Albert Jewell has recently completed a Phd looking at the characteristics of resilience in 500 methodists between the age of 60 and 94. He found that there were strong associations with resilience (defined as the ability to re shape after distortion) in old ageterms of introverted (sic)personality,in terms of those older people who had grappled with Eriksons last three stages of generativity, reconciliation and gerotranscendence , with thoseo who had the capcity for relfection on their lives and those who demonstrated an instrinsic faith (using the instrinsic, extrinsic and quest measurement scale). These sources allowed the respondents to develop coping strategies (or resources)of being able to balance the pros and cons of ageing, and count blessings, to enjoy and foster friendship and confiding relationships, to routinely pray, and to use their humour for healing.


The practical implications of working with reality and death is that we need to speak about death to our ageing friends and to ourselves. We need to think about our own deaths and locate ourselves as people who will die. This gives us the opportunity to live in the present with less fear of the future.As carers we should as our primary task of caring give people t the opportunity to talk about their fears of death and their wishes. This is both a practical tasks and a spiritual accompaniment. Often the facing of the practical implications leads to other discussion. The making of a will, the settling of affairs and the anticipatory grief associated with these things will all allow a reality to take hold. This then liberates the individual and the carer to enjoy each others present. The elephant in the room has been spotted and identified and is now a welcome participant.


The spirituality of finding the love of God resides in the reality of the cross and resurrection. In our ends are our beginnings to paraphrase T.S. Eliot. The spiritual journey is assisted by the realistic facing of our own deaths and the love of God therein.


Review, reflect and sum up one’s life

The importance of reflection at any age is now recognised particularly in the caring professions. Professional practice implies reflection through supervision and recently there is an interest in the use of reflection for developing practice. This is also the case in theology. Theological reflection, auto ethnography and the importance of story all have common currency in our society now. This gives us an opportunity to find ways of incorporating this kind of reflection into our daily lives and into our caring practices. Jung was obviously interested in this in terms of the psychoanalytic journey but this practice can be done in different ways. Working with different media, story telling and spiritual history taking can all be part of this.The task of review as we age gives us a chance to reflect upon Gods work in our lives both retrospectively and prospectively. Indeed the act of review, of story telling and relating is an act rather than an account. The act of telling our story changes the story and our understanding of it.


The implications for carers is that the listening to and unpacking the story and its spiritual importance is part of the caring act. Again if the story teller does not have as their purpose a spiritual journey then the search for the love of God will be absent. This does not mean that the story is not important and it should be told and listened to. For example the patient who is frightened of a forthcoming operation and is worried tht they will not come round after the anaestheticmay not be expressinga search for the love of God. They may be expressing existential fear or physical anxiety. They may of course find in the telling of their existential fear that they find themselves searching for the love of God. This process is understood through discernment. This is why we need spiritual help.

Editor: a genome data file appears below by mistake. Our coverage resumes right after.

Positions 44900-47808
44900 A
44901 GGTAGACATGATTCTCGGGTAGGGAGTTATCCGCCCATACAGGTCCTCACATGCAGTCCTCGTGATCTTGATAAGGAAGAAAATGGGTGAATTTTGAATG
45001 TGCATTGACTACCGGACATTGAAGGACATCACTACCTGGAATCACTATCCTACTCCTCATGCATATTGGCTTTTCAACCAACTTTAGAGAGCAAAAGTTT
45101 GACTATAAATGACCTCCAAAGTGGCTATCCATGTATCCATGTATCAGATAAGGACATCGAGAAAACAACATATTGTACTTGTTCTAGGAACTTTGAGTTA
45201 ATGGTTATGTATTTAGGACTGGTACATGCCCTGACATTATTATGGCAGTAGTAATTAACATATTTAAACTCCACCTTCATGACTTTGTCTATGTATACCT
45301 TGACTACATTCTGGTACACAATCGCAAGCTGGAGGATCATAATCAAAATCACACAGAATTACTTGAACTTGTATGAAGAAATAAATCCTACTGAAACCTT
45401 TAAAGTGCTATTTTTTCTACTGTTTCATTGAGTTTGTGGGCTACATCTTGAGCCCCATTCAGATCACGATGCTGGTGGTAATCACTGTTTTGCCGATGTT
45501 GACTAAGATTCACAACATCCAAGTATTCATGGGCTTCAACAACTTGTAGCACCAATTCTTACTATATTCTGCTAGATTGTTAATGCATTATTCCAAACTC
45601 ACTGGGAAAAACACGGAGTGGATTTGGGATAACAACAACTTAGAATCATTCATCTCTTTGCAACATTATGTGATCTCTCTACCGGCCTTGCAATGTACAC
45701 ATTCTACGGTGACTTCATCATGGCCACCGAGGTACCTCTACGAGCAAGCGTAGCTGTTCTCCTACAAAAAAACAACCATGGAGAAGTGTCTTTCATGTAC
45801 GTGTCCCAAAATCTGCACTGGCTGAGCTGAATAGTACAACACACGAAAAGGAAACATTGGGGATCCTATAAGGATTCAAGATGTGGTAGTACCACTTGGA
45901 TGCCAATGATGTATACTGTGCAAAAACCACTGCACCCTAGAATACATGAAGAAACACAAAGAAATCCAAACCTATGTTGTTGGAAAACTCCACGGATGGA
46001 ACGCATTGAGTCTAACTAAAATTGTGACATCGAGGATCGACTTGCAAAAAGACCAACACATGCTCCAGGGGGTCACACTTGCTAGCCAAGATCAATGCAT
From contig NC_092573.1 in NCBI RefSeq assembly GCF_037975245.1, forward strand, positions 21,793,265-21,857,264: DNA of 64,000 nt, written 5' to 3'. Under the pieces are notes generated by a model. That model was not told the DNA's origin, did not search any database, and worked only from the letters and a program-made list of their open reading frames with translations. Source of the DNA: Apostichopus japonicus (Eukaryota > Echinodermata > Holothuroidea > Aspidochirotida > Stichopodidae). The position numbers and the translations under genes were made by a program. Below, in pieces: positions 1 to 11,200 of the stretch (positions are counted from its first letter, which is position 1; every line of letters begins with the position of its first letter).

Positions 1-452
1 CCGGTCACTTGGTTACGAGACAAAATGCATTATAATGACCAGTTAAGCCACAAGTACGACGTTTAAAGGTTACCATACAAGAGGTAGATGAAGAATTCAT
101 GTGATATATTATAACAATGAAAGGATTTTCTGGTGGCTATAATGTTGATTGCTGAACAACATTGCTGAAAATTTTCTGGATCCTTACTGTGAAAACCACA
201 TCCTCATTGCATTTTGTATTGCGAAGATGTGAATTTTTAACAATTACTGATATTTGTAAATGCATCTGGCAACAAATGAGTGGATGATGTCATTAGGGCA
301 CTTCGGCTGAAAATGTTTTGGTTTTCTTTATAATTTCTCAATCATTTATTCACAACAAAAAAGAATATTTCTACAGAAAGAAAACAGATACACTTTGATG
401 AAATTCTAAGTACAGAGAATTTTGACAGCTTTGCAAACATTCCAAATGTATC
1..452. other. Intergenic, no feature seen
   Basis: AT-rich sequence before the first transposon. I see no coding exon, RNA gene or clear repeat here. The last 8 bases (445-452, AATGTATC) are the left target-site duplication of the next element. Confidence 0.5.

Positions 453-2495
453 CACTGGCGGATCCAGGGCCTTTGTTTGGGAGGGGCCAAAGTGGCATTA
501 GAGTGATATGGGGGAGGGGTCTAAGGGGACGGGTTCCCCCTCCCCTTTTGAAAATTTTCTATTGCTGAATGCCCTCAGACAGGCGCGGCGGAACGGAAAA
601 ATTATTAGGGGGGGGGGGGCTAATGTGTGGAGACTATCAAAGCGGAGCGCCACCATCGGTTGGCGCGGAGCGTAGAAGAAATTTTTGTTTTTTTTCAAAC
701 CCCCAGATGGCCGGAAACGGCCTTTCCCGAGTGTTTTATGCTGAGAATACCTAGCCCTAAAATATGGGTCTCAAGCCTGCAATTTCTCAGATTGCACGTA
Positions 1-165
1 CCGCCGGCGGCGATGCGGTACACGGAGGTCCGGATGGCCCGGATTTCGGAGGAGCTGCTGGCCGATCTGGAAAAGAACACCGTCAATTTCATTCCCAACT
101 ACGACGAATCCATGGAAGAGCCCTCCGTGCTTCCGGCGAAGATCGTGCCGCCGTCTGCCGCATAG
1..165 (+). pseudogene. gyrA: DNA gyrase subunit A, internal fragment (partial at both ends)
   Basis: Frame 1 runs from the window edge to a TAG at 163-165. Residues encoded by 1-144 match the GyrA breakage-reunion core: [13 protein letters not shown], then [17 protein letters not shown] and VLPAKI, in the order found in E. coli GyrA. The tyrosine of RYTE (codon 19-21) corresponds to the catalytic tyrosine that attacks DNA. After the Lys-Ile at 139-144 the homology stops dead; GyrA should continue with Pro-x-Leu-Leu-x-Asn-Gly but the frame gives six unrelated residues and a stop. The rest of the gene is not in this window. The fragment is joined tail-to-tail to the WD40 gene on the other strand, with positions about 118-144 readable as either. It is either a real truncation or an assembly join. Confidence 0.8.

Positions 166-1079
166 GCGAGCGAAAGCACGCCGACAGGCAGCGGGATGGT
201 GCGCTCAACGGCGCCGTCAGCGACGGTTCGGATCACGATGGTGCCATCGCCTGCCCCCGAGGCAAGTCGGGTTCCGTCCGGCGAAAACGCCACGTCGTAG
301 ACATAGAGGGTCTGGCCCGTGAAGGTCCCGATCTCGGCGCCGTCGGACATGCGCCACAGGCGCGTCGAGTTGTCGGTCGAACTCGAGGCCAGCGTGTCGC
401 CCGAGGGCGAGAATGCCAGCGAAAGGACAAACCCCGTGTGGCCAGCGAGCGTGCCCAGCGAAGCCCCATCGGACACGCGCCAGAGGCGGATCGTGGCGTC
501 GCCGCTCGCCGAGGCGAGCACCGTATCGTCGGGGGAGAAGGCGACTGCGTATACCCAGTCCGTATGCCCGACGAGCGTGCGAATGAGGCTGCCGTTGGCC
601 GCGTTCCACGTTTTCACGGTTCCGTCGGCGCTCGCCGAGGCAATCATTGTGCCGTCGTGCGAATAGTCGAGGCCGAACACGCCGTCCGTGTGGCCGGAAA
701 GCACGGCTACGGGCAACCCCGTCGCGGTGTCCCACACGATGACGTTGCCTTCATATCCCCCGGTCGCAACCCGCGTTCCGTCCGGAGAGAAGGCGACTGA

To draw some mental boundaries : preserve and select time and energy

This task of ageing seems to suggests something of the disengagement thesis. Don’t try and do it all or be all things to all men. Know yourself and your strengths and choose wisely. At a very practical level we can interpret this as, if you can’t play 18 holes of golf, then play 9. This resonates with the ideas of resilience and reality and balance and also with the ideas of adaptation, optimisation and compensation of Baltes and Baltes.So our caring duty might be to negotiate the boundaries with our elderly charges or with ourselves.We need to pace ourselves. But we also need to trust our own intuitions. This implies that our risk averse behaviour in our institutions needs to be tempered with risk acceptance. The spiritual journey could be risky. As a spiritual task we need to prioritise what is important. If we wish to pursue our journey of loving God then we might for instance wish to pray on a regular and guided basis. This requires a re think about our daily routines and priorities.Whilst successful ageing indicates a willingness to review our busyness and take with us into our old age some of the activities (but not all) of our middle age (Atchley) our spiritual journey requires us to prioritise our search for love of God. This task also raises the unpopular spector of disengagement. This has been a deeply unpopular approach to ageing, based on a functionalist approach to understanding society.In a study years ago I asked distinguished and elderly professionals who were specialists in ageing about their views on disengagement in the light of their own ageing. There seemed to be some agreement that selective disengagement was essential and desirable as one aged. This allows for space and time for contemplation.